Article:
Dow again: “The remaining part that is unsuitable, we sell to someone who makes products that doesn’t require recycled material of food-grade quality; such as a wheelie bin.”

So at the very best only 10% of the plastic trawled from the sea will make it into Ecover’s new bottle. That raises the question whether it will be worth the effort.

On the one hand, fishing the plastic out of the ocean costs fuel, as well as sending the plastic to the UK and processing it. This should be weighed against the importance of getting the plastic out of the ocean to prevent harm to animal life, making use of a recycled resource instead of a fossil fuel-based one and to raise awareness of the consequences of littering.

Fit for recycling

Over the last years, while attention for marine waste plastic has been growing, at the same time a rise in marine litter has been noted. Waste is still dumped at sea by ships and vessels to save the costs of proper disposal.

In ports and marinas, waste management systems are poorly maintained. Legislation is not adequately enforced. The list of problems that contribute to marine littering is long and, apparently, hard to battle.

Also, the question remains: Can ocean plastic really be used as a recyclate? Chris Clarke, product manager for the Logoplaste Innovation Lab UK, is responsible for the trials that will be performed with the recycled ocean plastic.

‘Plastic which has been left in the water for so long will be degraded in some way – by becoming more brittle for example.’

He says: “We can only anticipate that plastic which has been left in the water for so long will be degraded in some way – by becoming more brittle for example.”

Tests will show whether the melt flow index of the polymers has been affected, or that a decline in tensile strength has occurred through the impact of UV and oxidisation.

“As yet, we don’t know whether that has happened or to what point,” explains Clarke. “Recycled content can also change the colour of a bottle, although we don’t expect much problems in that area.”

Clarke continues: “Furthermore, we need to understand what the maximum concentration of certain migration compounds in the polymers will be. This to make sure that they don’t exceed limits.”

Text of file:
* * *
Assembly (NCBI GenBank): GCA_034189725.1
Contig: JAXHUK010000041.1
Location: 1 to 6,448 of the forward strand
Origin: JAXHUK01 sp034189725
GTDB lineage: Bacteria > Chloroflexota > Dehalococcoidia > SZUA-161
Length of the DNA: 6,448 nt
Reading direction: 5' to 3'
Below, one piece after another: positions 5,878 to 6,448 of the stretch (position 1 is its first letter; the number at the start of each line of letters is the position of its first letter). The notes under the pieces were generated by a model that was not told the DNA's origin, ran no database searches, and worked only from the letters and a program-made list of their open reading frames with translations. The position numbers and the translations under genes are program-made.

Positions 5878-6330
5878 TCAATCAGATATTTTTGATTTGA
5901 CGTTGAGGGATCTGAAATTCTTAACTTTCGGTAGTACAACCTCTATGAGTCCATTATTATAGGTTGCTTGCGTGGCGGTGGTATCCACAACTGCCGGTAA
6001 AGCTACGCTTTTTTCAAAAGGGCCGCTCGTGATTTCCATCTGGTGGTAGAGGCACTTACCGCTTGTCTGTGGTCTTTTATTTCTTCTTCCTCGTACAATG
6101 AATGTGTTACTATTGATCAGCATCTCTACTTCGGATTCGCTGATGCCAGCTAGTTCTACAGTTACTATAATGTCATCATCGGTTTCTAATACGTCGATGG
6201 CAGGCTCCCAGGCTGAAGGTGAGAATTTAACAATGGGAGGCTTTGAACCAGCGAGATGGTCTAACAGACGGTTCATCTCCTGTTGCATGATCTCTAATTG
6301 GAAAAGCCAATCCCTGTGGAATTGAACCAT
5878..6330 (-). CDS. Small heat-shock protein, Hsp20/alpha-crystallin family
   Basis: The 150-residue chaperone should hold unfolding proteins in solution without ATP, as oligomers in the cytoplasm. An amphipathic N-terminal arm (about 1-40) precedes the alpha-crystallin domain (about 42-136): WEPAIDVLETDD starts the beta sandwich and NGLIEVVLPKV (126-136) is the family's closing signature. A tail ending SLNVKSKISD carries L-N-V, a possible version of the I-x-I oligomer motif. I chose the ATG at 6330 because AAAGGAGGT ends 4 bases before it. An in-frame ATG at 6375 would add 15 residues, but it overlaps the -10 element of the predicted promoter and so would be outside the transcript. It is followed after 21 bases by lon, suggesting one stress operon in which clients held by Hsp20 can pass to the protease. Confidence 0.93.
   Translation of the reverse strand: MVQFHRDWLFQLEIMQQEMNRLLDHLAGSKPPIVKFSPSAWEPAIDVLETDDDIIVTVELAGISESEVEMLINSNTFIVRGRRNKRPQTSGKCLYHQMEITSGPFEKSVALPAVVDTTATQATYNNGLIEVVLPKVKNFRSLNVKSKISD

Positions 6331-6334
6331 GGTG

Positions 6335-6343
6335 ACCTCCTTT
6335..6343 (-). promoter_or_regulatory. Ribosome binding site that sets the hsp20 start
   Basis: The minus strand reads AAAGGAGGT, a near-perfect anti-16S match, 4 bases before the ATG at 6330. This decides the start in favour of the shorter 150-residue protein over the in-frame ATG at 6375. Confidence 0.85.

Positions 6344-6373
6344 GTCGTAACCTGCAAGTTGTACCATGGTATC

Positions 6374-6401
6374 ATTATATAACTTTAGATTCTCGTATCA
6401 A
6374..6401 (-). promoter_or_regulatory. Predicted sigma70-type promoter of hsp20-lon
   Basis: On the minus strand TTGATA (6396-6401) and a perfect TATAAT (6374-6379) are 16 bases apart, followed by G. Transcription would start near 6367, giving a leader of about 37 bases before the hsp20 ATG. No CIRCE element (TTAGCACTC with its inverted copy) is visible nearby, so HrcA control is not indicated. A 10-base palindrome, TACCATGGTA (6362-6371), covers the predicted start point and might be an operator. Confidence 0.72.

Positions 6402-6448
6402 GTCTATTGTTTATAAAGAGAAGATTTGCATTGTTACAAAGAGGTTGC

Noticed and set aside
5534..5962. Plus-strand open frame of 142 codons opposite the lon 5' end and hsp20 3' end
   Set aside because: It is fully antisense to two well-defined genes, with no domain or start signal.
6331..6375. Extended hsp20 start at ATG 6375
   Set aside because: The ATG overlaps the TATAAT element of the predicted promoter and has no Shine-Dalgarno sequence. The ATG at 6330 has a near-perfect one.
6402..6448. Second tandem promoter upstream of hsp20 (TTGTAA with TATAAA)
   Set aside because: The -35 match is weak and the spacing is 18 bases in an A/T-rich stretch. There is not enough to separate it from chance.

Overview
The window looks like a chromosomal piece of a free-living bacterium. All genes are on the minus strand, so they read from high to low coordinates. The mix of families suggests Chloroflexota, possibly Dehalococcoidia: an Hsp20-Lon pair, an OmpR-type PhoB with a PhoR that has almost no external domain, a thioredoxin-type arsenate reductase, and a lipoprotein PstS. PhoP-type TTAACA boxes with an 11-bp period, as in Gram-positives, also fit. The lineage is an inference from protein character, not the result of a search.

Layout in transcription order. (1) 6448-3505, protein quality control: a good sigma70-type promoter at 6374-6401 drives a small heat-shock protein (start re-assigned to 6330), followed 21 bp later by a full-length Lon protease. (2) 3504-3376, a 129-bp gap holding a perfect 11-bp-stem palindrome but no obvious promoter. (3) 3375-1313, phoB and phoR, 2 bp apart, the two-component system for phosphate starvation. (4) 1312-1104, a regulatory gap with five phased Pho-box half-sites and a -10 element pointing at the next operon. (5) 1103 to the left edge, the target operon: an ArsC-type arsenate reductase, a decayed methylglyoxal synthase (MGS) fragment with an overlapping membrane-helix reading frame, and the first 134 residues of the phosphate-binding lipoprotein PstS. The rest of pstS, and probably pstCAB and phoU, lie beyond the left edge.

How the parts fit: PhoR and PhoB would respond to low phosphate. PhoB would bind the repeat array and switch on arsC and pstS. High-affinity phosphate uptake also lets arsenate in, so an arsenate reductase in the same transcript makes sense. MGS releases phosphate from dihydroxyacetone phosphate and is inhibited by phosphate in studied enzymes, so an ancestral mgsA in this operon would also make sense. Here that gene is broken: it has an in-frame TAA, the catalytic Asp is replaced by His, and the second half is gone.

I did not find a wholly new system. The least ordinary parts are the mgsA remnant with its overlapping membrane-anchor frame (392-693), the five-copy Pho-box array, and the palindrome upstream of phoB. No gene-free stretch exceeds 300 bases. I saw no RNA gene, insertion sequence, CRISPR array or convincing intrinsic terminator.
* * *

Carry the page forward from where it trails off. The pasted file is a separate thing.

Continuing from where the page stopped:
Life cycle analysis

More tests are scheduled, for example to experiment with the right blend of the three different materials for the ocean bottle.

“What that percentage is we don’t know today,” says Clarke. “For sure we are going to make comparisons between the ocean bottle and the ones that are made from virgin material regarding different mechanical properties.”

“At the moment, we are in the very early stages of making all these trials. What the outputs are going to be is very uncertain at this stage. I just can’t comment on that right now.”

After completing all the trials and having them analysed, Logoplaste will pass the results on to Ecover for them to make a decision in terms of where they wish to go.

Then, after Ecover’s go-ahead, all three companies have to agree on the final pellet production specification.

Last but not least, a life cycle analysis of the ocean bottle will also be made. A clear advantage is that, although all three materials for the ocean bottle are derived from different sources, they are still made out of HDPE.

“The plastic that Ecover is looking for should not have any impact on the recycling capability of the new bottle,” says Clarke.

As for Ecover, criteria for the new bottle will be high. “We have to make sure we maintain the functionality of our bottles,” emphasises Allman, who expects they will come back with more results early next year on where they are.

If all goes well, this new ocean bottle will be launched in the UK in 2014 before a gradual roll-out across Europe.

Published: September 2013 in Recycling & Waste World.